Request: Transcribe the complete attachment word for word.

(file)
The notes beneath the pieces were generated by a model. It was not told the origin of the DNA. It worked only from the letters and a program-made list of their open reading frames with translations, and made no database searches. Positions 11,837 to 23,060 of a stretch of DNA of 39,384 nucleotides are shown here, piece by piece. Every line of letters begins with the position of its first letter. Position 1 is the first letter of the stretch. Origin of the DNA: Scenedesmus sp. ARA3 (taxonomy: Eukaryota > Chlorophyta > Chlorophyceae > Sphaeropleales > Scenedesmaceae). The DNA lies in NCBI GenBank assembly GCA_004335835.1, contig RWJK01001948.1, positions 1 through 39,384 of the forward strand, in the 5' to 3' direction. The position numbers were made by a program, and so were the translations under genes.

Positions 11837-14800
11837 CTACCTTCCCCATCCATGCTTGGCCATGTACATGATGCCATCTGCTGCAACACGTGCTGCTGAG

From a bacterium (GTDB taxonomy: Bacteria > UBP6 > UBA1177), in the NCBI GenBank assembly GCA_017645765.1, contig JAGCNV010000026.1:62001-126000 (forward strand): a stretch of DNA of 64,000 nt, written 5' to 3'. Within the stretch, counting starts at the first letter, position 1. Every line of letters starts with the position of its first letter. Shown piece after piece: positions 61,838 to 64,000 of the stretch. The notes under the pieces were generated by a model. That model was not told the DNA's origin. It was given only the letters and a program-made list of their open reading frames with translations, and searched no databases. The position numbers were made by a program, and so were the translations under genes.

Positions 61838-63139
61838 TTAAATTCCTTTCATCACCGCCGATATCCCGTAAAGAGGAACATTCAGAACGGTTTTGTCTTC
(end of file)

The notes beneath the pieces were generated by a model. It was not told the origin of the DNA. It worked only from the letters and a program-made list of their open reading frames with translations, and made no database searches. Positions 11,837 to 23,060 of a stretch of DNA of 39,384 nucleotides are shown here, piece by piece. Every line of letters begins with the position of its first letter. Position 1 is the first letter of the stretch. Origin of the DNA: Scenedesmus sp. ARA3 (taxonomy: Eukaryota > Chlorophyta > Chlorophyceae > Sphaeropleales > Scenedesmaceae). The DNA lies in NCBI GenBank assembly GCA_004335835.1, contig RWJK01001948.1, positions 1 through 39,384 of the forward strand, in the 5' to 3' direction. The position numbers were made by a program, and so were the translations under genes.

Positions 11837-14800
11837 CTACCTTCCCCATCCATGCTTGGCCATGTACATGATGCCATCTGCTGCAACACGTGCTGCTGAG

From a bacterium (GTDB taxonomy: Bacteria > UBP6 > UBA1177), in the NCBI GenBank assembly GCA_017645765.1, contig JAGCNV010000026.1:62001-126000 (forward strand): a stretch of DNA of 64,000 nt, written 5' to 3'. Within the stretch, counting starts at the first letter, position 1. Every line of letters starts with the position of its first letter. Shown piece after piece: positions 61,838 to 64,000 of the stretch. The notes under the pieces were generated by a model. That model was not told the DNA's origin. It was given only the letters and a program-made list of their open reading frames with translations, and searched no databases. The position numbers were made by a program, and so were the translations under genes.

Positions 61838-63139
61838 TTAAATTCCTTTCATCACCGCCGATATCCCGTAAAGAGGAACATTCAGAACGGTTTTGTCTTC